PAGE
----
I've spent a lot of time puzzling over the Iowa results. The twin collapse of both Gephardt and Dean was really unprecedented. When was the last time in modern political history that the two front runners 8 days before an election -- in any race -- ended up finishing a distant 3rd and 4th behind two campaigns that had been left for dead?
On January 12, 8 days before the election, the Zogby tracking poll in Iowa showed the following:
The final results, 5 days later:
Taken collectively, the front runners bled an amazing 22 points in 8 days. That's just staggering.
Campaigns that run negative ads have always paid some price - usually increasing their negatives somewhat. And we all know Gephardt and Dean went after each other like dogs on the airwaves - but that's not a new campaign technique. There has to be more to the story, because this collapse was just too big.
So it got me to thinking - what was different about this year? A thought occurred to me this week watching the US Senate primary ads here in Illinois.
In the past, if you were running a negative campaign, you could keep your profile low by keeping your disclaimer line & picture small and hard to read.
Now, under the new campaign finance laws, a candidate must appear in every advertisement and state to the camera that they approved the content of the ad. Even negative ads.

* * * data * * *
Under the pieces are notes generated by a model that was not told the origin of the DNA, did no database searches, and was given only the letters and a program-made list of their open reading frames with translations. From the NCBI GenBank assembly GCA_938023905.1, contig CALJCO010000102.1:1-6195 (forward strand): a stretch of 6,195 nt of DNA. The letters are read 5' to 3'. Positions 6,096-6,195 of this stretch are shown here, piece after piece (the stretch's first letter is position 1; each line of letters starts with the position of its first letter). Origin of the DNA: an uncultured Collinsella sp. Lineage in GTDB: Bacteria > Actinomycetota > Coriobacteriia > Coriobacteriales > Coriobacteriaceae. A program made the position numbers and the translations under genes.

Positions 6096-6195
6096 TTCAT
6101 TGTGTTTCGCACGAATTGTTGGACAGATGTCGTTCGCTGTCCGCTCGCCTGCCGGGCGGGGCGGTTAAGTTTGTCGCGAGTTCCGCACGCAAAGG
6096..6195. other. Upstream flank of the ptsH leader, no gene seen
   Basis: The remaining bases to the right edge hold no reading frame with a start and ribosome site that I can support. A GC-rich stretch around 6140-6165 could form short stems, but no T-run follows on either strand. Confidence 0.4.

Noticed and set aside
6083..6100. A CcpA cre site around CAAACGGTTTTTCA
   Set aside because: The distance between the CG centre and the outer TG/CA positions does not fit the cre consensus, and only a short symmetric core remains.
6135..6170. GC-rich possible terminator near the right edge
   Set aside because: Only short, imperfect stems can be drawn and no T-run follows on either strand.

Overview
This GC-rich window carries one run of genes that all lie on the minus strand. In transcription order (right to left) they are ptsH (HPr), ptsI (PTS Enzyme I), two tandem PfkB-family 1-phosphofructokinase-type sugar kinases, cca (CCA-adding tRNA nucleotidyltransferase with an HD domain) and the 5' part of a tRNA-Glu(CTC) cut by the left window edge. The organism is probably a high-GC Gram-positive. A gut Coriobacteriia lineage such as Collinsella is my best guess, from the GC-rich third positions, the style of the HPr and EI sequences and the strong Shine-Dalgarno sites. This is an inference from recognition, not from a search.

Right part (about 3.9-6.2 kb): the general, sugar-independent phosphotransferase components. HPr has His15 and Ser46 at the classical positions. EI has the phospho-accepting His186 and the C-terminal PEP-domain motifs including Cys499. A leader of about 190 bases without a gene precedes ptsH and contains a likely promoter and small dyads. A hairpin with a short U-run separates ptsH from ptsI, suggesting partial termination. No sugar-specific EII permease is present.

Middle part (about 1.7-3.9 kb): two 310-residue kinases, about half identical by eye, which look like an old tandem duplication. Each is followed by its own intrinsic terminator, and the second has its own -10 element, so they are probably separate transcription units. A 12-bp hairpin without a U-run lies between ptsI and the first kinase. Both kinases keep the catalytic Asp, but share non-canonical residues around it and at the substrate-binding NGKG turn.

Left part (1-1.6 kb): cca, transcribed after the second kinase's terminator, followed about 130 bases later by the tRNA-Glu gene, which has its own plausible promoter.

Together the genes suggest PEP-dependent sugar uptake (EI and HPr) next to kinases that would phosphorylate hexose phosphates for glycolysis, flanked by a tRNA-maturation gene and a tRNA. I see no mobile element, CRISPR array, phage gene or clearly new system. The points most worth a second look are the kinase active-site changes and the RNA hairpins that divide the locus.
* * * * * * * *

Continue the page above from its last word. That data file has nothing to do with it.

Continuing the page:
Voters hate negative advertising, but it works. It moves numbers.
Part of this has always been explained by the fact that, for whatever reason, voters seldom connected the producer of the ad with their distaste for the negative campaigning tactic.
The Iowa results seem to indicate that this may be changing. By actively appearing in their ads and approving the content, it may be that candidates are now being held more accountable for the negative ads they produce.
If this is the case, it could turn the assumptions about this race on its head.
If voters are now going to punish voters for negative ads they run, then it impacts how Bush effectively spends his $200 million Bush campaign budget -efforts to use paid media to rip apart the Dem nominee could be counter-productive (and vice-versa)
It also threatens a ripple effect on negative ads in every house and senate race in the country.
It's hard to say which side gets hurt more by this. But taken with the changes brought about by the Dean revolution, 2004 may well be seen as a turning point in the way campaigns are run.
Anyway, it's just a theory.